Workers sue over alleged mold exposure
By Todd Ruger
At least 11 employees of the Iowa Department of Corrections facility at 605
Main St., Davenport, are suing the building’s owner for damage to their
health, citing the building’s water leaks, air-quality problems and high
levels of mold.
Eight lawsuits filed Monday in Scott County District Court accuse Community
Resources Corp., the not-for-profit company that owns the building, of negligence
for allegedly failing to identify and repair water leaks, ignoring visible mold
and failing to prevent mold growth or repair raw sewage leaks.
One of those lawsuits, if approved as a class-action suit, potentially could
allow other employees and people who have walked in and out of the building
to join, lawyer Dennis VanDerGinst said.
The lawsuits do not ask for a specific amount of damages or list specific health
problems stemming from the building’s environment, but employees named
as plaintiffs in some of the lawsuits have previously talked about their experiences.
A former secretary at the building, Susan Purdy, was diagnosed with multiple
sclerosis in September 2000, but that diagnosis was discarded a short time later
when a spinal tap ruled out the disease. Purdy said she suffered from nausea,
headaches, fatigue and chronic sinus trouble.
A physician in Albany, N.Y., found evidence of different types of toxic mold,
and tests showed mold-exposure damage to her immune and central nervous systems,
Willie Stevenson, a security guard at the building from 1987 to April 2001,
also filed suit. He blames struggles with brain tumors, a seizure disorder and
hearing, eyesight and memory problems on mold levels in the building.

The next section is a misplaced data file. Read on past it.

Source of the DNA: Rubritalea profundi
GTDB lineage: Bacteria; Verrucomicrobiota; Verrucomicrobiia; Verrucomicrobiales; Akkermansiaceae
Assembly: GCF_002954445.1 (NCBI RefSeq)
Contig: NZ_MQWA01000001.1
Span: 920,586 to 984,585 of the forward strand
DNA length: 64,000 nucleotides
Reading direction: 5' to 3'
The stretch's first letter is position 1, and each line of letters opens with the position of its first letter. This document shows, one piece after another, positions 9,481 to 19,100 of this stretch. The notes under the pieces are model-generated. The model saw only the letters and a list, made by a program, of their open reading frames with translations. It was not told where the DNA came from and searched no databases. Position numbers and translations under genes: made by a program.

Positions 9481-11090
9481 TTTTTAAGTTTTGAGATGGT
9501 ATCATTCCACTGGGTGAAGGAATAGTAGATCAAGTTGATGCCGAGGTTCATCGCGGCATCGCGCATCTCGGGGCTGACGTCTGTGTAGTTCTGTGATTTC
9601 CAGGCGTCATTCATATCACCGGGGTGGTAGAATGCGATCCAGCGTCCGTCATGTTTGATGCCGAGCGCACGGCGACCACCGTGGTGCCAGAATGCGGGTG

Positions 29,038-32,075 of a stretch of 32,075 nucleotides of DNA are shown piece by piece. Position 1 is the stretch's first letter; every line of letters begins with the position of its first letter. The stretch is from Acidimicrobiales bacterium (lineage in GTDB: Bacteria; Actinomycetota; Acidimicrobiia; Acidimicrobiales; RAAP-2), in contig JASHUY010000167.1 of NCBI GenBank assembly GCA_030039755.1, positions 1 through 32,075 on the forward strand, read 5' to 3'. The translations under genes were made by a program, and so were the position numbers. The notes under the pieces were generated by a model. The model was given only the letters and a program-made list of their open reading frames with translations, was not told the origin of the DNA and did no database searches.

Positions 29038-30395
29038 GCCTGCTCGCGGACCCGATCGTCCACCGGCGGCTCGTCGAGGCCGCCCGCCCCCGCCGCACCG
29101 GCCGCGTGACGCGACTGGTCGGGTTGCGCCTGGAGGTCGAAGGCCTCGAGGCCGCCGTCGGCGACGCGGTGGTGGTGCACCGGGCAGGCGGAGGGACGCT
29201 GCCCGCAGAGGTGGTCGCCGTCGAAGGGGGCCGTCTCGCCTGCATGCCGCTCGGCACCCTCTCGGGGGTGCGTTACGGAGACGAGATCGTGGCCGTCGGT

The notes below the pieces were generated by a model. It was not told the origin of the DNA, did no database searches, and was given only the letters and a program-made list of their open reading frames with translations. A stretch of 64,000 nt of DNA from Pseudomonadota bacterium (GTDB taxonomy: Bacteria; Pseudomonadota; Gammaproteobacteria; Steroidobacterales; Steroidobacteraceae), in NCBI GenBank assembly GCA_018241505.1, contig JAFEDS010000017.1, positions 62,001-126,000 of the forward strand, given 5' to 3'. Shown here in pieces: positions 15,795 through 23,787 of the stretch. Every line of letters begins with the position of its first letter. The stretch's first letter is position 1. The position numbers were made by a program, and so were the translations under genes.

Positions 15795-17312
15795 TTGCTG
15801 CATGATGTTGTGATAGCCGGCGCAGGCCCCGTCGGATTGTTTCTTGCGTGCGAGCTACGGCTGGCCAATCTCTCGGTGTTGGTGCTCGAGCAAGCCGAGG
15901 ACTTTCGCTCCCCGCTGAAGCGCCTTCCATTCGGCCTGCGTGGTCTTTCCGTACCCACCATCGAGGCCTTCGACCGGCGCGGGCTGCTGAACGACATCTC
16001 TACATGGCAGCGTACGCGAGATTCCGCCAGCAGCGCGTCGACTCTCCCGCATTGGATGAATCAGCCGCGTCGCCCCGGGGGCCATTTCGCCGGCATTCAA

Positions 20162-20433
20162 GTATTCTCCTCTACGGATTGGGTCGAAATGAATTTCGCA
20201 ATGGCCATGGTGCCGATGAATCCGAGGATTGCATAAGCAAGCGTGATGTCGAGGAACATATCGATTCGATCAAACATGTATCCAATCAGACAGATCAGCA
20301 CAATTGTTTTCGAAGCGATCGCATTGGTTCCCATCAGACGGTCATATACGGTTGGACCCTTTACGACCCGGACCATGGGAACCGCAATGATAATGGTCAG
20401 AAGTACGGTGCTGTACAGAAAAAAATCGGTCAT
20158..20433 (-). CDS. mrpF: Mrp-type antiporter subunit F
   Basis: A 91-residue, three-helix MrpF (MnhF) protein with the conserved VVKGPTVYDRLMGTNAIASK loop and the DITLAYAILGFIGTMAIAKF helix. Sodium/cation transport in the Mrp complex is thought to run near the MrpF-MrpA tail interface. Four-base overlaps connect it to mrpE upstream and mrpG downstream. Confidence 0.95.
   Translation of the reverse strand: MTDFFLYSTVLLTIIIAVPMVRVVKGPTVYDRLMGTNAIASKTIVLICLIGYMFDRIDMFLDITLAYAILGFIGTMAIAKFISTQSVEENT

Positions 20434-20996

Other employees suing are Mary Schave; Traci Bray; Diana Danielson and her husband,
Jeffrey; Cynthia Weil and her husband, Robert; Cindy VanLandegen and her husband,
David; Judith Cary; Kim Crandall; and Nancy Simms. Stevenson’s wife, Debra,
and Purdy’s husband, Dale, also are named as plaintiffs in the suit.
At least eight employees have filed worker’s compensation claims. However,
those claims only can compensate for medical bills and lost wages, not for pain
and suffering, VanDerGinst said.
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Davenport lawyer Tom Waterman, who represents Community Resources, did not return
telephone calls from the Quad-City Times seeking comment Tuesday.
However, he said in July that any cleanup deemed necessary in pending studies
by the health department or the Iowa Occupational Safety and Health Division,
or IOSH, would be the responsibility of the building tenants.
The State of Iowa has operational control of the building, and the owner relies
on the tenant to comply with health and safety regulations, he said.
Dr. Richard Lipsey, a toxicologist, took cotton swab samples from the building
in February 2002, revealing what he said are toxic mold levels as much as 12,000
times higher than those found in an average household.
The IOSH slapped a $5,625 fine on the Department of Correctional Services for
problems it found with asbestos, a protective-equipment program, blood-borne
pathogen exposure policies and respirator-usage plans within the building.
Because there are no federal or state standards governing toxic molds, the IOSH
cannot cite the facility for those high levels.
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